Getting Back Home in a Crisis

I’ve read – not to mention written – countless articles on bugging out during an emergency. I’ve also read – not to mention written – too many articles to count on hunkering down following a disaster.

Here’s what I don’t see or hear too much about: getting back home during a crisis. I’m not sure why this subject is ignored so often. If you do any traveling for business or pleasure, or engage in getaway weekends now and then, there is a decent chance you might be away from your home when an emergency hits.

If that’s the case for you when a disaster strikes, regardless of whether it’s a hunkering down crisis or a bugging out crisis, you are probably going to need to get back home first before you can deal with the emergency in an appropriate manner.

So, the question becomes, what do you need to keep with you when you travel – presumably in your vehicle – that will help you return home after the SHTF? Let’s look at 10 of these items, most of which are a good idea to keep in your vehicle even if you rarely travel.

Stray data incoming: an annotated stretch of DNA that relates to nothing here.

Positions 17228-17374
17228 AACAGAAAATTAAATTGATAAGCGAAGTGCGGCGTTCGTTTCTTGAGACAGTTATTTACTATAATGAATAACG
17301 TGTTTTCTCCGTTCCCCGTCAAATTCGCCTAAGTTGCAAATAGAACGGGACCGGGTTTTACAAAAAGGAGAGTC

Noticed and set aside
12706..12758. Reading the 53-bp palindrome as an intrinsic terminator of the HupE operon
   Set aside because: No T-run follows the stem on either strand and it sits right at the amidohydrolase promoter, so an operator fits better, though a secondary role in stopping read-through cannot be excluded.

• Clean drinking water and, just as important, a portable water purifier and/or water purification tablets.
  • Emergency food. Store shelves will empty quickly, so you need enough food in your vehicle to get you home.
  • Navigation devices and maps. You will probably know your way home from wherever you are in an emergency, but some roads could be unusable, which might force you into unfamiliar territory.
  • Family emergency plan. Keep a copy of this plan in your vehicle so that you are following the same plan that family members at home are following as you try to get back to them.
  • Extra clothing. This would include hiking boots, several pairs of white socks, a coat, hat, gloves, and extra sets of shirts, pants and underwear.
  • Cordage. Paracord is preferable due to its strength. There are many potential uses for rope, so make sure you have plenty of it.
  • First-aid kit. Be sure to include plenty of bandages and gauze pads, antibiotic ointment, oral thermometer, tweezers, non-latex gloves and much more.
  • Flashlights and batteries. A disaster could take out the electrical grid, so be prepared to provide your own light.
  • Fire starters. A Bic lighter may be all you need in this situation, but having a few magnesium sticks in your trunk can’t hurt.
  • Miscellaneous items. I could list hundreds, but for the purpose of this article, let’s just leave it at duct tape, aluminum foil, a poncho, a hunting knife, and a gun and ammo if legal in your state.

The possibility of a disaster occurring while you are away from home is yet another reason to keep your vehicle’s gas tank full at all times. Always be ready to hunker down or bug out… but never forget about getting back home first.


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